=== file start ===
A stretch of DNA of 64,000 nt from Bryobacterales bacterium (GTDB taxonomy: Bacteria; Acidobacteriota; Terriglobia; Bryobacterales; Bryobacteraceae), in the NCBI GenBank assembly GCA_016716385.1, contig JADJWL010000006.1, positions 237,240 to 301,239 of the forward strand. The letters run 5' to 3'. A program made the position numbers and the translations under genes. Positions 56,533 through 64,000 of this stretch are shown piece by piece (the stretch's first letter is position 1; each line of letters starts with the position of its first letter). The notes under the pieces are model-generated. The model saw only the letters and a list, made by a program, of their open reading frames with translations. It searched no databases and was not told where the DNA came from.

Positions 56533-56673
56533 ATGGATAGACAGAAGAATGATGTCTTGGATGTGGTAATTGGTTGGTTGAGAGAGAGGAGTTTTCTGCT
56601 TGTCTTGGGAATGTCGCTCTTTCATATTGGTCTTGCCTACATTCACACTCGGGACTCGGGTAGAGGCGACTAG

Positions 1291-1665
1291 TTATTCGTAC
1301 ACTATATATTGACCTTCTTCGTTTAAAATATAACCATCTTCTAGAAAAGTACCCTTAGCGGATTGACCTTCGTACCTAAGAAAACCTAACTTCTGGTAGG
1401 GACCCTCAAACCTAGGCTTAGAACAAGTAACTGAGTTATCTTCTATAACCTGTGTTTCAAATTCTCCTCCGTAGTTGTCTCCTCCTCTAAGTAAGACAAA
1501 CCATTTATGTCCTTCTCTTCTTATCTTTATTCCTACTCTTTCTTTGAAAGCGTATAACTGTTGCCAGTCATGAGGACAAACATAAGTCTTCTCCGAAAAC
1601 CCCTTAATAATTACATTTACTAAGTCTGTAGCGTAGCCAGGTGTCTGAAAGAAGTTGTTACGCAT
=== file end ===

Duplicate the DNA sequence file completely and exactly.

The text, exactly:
A stretch of DNA of 64,000 nt from Bryobacterales bacterium (GTDB taxonomy: Bacteria; Acidobacteriota; Terriglobia; Bryobacterales; Bryobacteraceae), in the NCBI GenBank assembly GCA_016716385.1, contig JADJWL010000006.1, positions 237,240 to 301,239 of the forward strand. The letters run 5' to 3'. A program made the position numbers and the translations under genes. Positions 56,533 through 64,000 of this stretch are shown piece by piece (the stretch's first letter is position 1; each line of letters starts with the position of its first letter). The notes under the pieces are model-generated. The model saw only the letters and a list, made by a program, of their open reading frames with translations. It searched no databases and was not told where the DNA came from.

Positions 56533-56673
56533 ATGGATAGACAGAAGAATGATGTCTTGGATGTGGTAATTGGTTGGTTGAGAGAGAGGAGTTTTCTGCT
56601 TGTCTTGGGAATGTCGCTCTTTCATATTGGTCTTGCCTACATTCACACTCGGGACTCGGGTAGAGGCGACTAG

Positions 1291-1665
1291 TTATTCGTAC
1301 ACTATATATTGACCTTCTTCGTTTAAAATATAACCATCTTCTAGAAAAGTACCCTTAGCGGATTGACCTTCGTACCTAAGAAAACCTAACTTCTGGTAGG
1401 GACCCTCAAACCTAGGCTTAGAACAAGTAACTGAGTTATCTTCTATAACCTGTGTTTCAAATTCTCCTCCGTAGTTGTCTCCTCCTCTAAGTAAGACAAA
1501 CCATTTATGTCCTTCTCTTCTTATCTTTATTCCTACTCTTTCTTTGAAAGCGTATAACTGTTGCCAGTCATGAGGACAAACATAAGTCTTCTCCGAAAAC
1601 CCCTTAATAATTACATTTACTAAGTCTGTAGCGTAGCCAGGTGTCTGAAAGAAGTTGTTACGCAT